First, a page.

Real time pricing of electricity may result in major efficiency improvements in the consumption and production of electric power. It can be realized by using current microelectronic technology to implement a dynamic power marketplace, with low entrance barriers and adaptive pricing reflecting the marginal costs of generation. A complex and interrelated set of technical, political, economic, and regulatory questions surround the notion of real time pricing of electricity. They are briefly outlined in this paper. A current bibliography of material relevant to these studies is also included.
This report is part of the RAND Corporation Paper series. The paper was a product of the RAND Corporation from 1948 to 2003 that captured speeches, memorials, and derivative research, usually prepared on authors' own time and meant to be the scholarly or scientific contribution of individual authors to their professional fields. Papers were less formal than reports and did not require rigorous peer review.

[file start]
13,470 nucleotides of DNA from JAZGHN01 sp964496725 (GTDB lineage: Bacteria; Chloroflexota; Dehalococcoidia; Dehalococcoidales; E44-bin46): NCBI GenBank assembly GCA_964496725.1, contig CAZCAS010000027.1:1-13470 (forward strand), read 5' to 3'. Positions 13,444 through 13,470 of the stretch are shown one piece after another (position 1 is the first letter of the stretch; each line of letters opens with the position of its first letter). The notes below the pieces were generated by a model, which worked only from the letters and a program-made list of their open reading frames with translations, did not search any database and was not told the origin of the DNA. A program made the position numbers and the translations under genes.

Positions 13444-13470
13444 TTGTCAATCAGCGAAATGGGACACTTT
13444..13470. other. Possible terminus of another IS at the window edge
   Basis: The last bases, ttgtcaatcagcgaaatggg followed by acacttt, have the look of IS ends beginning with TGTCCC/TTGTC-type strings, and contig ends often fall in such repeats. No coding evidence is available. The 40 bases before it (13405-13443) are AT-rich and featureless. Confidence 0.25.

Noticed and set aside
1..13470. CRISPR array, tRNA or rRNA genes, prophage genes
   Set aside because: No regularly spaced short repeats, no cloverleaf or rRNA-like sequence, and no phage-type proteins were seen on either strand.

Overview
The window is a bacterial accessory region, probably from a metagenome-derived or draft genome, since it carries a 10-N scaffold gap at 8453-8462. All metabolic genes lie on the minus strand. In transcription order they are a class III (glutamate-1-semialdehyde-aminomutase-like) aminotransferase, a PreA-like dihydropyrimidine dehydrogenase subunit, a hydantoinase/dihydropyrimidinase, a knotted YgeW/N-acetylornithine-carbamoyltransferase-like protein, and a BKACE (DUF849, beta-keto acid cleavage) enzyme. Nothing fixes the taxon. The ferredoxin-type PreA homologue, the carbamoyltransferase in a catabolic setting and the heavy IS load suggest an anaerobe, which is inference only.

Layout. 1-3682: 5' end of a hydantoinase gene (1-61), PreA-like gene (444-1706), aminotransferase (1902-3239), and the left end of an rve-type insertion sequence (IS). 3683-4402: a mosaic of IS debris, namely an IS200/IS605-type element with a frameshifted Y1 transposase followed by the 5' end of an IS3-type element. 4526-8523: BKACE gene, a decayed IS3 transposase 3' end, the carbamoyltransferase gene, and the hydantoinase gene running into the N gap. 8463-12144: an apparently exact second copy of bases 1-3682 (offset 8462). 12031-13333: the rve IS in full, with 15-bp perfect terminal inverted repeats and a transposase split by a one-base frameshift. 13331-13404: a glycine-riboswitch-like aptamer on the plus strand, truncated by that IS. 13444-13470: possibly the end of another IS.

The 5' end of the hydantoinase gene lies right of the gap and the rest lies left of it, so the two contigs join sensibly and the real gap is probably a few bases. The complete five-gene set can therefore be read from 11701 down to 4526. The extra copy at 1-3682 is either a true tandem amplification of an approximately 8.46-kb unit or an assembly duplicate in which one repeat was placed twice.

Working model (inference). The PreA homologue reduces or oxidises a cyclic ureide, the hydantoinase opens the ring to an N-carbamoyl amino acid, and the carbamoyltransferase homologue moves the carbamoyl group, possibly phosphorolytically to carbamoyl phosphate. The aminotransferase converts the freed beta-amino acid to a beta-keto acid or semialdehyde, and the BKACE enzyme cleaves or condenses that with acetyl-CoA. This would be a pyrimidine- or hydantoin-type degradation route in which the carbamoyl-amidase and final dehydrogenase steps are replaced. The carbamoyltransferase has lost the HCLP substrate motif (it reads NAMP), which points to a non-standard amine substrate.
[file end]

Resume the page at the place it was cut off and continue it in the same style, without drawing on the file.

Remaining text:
Permission is given to duplicate this electronic document for personal use only, as long as it is unaltered and complete. Copies may not be duplicated for commercial purposes. Unauthorized posting of RAND PDFs to a non-RAND Web site is prohibited. RAND PDFs are protected under copyright law. For information on reprint and linking permissions, please visit the RAND Permissions page.
The RAND Corporation is a nonprofit institution that helps improve policy and decisionmaking through research and analysis. RAND's publications do not necessarily reflect the opinions of its research clients and sponsors.